|1:54 PM EDT||
Jim Costa, D-CA 20th
Mr. COSTA. I rise in opposition to the underlying bill and to a provision of this bill that, I think, is highway robbery, plain and simple.
Once again, my friends on the other side of the aisle are ignoring an opportunity to invest in their infrastructure, to create more jobs and to build a modern, 21st century system of transportation that utilizes our highways, our air transportation system and, yes, our rail in the state of high-speed rail systems that are part of America's future.
I support providing, like I think the majority of my colleagues do, the funding for the Mississippi Delta--we should and we must--as we have with every area that has experienced a disaster over the history of our Nation, but there are other ways to provide that funding.
In May of this year, Secretary Ray LaHood--a colleague of ours, a Republican--announced that $368 million of our tax dollars would go to California to invest in the San Joaquin Valley in order to construct the Nation's first true state-of-the-art high-speed rail system. It's a system in California that the people support. In 2008, Californians went to the polls, and voted overwhelmingly for a $9 billion bond measure to construct high-speed rail that will create hundreds of thousands of jobs throughout
the State and that will create economic opportunities not only in the San Joaquin Valley but throughout California.
But this provision steals that money and the promise of new jobs right from the hands of the people it is intended to benefit.
The Great Recession hit my region of the country probably harder than almost any other place in America, with double-digit unemployment levels that exceed 20 percent. Too many people can't find jobs to keep roofs over their heads or can afford decent, healthy diets; but at a time when everyone in Washington says we should be focused [Page: H5042]
on job creation, this provision is the only one I can see that's about job destruction.
High-speed rail will create over 600,000 construction jobs over the life of the project over the next 10 to 20 years in California, but this provision says ``no.''
High-speed rail will create 450,000 permanent jobs over the next 25 years, but this provision just says ``no.''
High-speed rail will spur economic development by connecting our San Joaquin Valley with the Bay Area and southern California to create a system that will provide high-speed rail for 80 percent of California's population, but this provision just says ``no.''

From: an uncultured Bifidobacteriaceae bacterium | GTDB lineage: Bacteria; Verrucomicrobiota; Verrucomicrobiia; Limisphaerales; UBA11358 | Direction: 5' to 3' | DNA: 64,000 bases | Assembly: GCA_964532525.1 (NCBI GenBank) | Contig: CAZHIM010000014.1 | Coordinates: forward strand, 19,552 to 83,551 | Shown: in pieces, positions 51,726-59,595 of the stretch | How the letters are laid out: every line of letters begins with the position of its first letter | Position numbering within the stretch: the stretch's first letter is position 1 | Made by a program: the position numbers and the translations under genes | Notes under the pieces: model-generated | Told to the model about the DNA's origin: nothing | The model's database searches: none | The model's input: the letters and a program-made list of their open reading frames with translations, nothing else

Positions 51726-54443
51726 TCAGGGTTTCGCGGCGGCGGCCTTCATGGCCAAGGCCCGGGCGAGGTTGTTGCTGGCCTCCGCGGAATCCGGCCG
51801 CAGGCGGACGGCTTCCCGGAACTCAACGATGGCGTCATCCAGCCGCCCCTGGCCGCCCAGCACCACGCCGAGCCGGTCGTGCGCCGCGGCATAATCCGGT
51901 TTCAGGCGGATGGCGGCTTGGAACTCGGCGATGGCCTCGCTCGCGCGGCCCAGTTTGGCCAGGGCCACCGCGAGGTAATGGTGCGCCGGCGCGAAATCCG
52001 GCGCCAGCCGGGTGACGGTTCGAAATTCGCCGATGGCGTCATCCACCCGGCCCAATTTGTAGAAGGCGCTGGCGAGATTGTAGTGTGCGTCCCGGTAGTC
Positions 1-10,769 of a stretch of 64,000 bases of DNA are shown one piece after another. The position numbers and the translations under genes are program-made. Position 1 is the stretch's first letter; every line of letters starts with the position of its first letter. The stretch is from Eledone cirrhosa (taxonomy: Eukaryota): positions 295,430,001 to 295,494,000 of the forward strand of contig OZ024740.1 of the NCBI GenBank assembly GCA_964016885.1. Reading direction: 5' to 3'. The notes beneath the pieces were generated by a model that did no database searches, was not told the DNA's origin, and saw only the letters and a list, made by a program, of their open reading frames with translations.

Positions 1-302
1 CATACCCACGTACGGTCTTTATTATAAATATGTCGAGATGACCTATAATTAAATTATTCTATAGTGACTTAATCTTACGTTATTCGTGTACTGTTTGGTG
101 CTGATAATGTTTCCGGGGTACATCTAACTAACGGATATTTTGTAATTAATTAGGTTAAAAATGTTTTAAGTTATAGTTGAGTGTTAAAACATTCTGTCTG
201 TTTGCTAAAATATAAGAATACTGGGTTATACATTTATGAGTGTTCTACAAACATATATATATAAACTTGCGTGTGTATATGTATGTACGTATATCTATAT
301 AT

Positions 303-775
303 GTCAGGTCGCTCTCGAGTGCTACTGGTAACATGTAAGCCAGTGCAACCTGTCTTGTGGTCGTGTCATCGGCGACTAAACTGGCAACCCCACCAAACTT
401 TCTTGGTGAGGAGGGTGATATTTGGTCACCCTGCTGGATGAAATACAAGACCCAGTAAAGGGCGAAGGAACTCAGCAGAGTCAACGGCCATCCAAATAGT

High-speed rail will improve our air quality and will reduce traffic that clogs our freeways. Of course, this provision just says ``no.''
High-speed rail has proven to be a smart investment over the five decades that it has been developed in Europe and Asia, but this provision says ``no'' to America and ``no'' to California.
High-speed rail will ensure that California is competitive well into the 21st century, but this would attempt to block that area to move into the next phase of a 21st century system of transportation.
The people of California want high-speed rail--they voted for it and the jobs that it will create--but this provision, of course, just says ``no.''
Now, we've talked about our current financial situation. These are difficult times for America. There is no doubt about that. We must focus on our deficit, and we must come together in a bipartisan fashion. Yet I submit to any of you to tell me that we have a more difficult time today than we had in the 1860s, when our Nation was being torn apart by the Civil War--when inflation was running rampant, when deficit spending made our situation today look tame by comparison, when we had the first
issue of paper money, and when a lot of people doubted the credibility of that paper currency.
Yet we had a great Republican President, the Emancipator, during that time in our Nation's history when our country was being torn apart--who had boldness and a vision and who had decided we were going to build a railroad across the country and invest in our Nation even though we were in that Civil War. That's what he did.
So this provision attempts to take on an effort, notwithstanding the difficult financial challenges that we have, to in essence say what President Lincoln said in the 1860s: We can do better. We can build a transcontinental railroad.
President Obama believes we can get ourselves out of this financial situation by working together and, at the same time, by investing in our Nation's infrastructure, just as President Eisenhower did in the 1950s when he decided to embark upon the effort to build interstate freeway transportation that we all benefit from today.
This provision was slipped into law. So, ladies and gentlemen, I ask that we defeat this provision and that we keep our faith to the voters of California.
I yield back the balance of my time.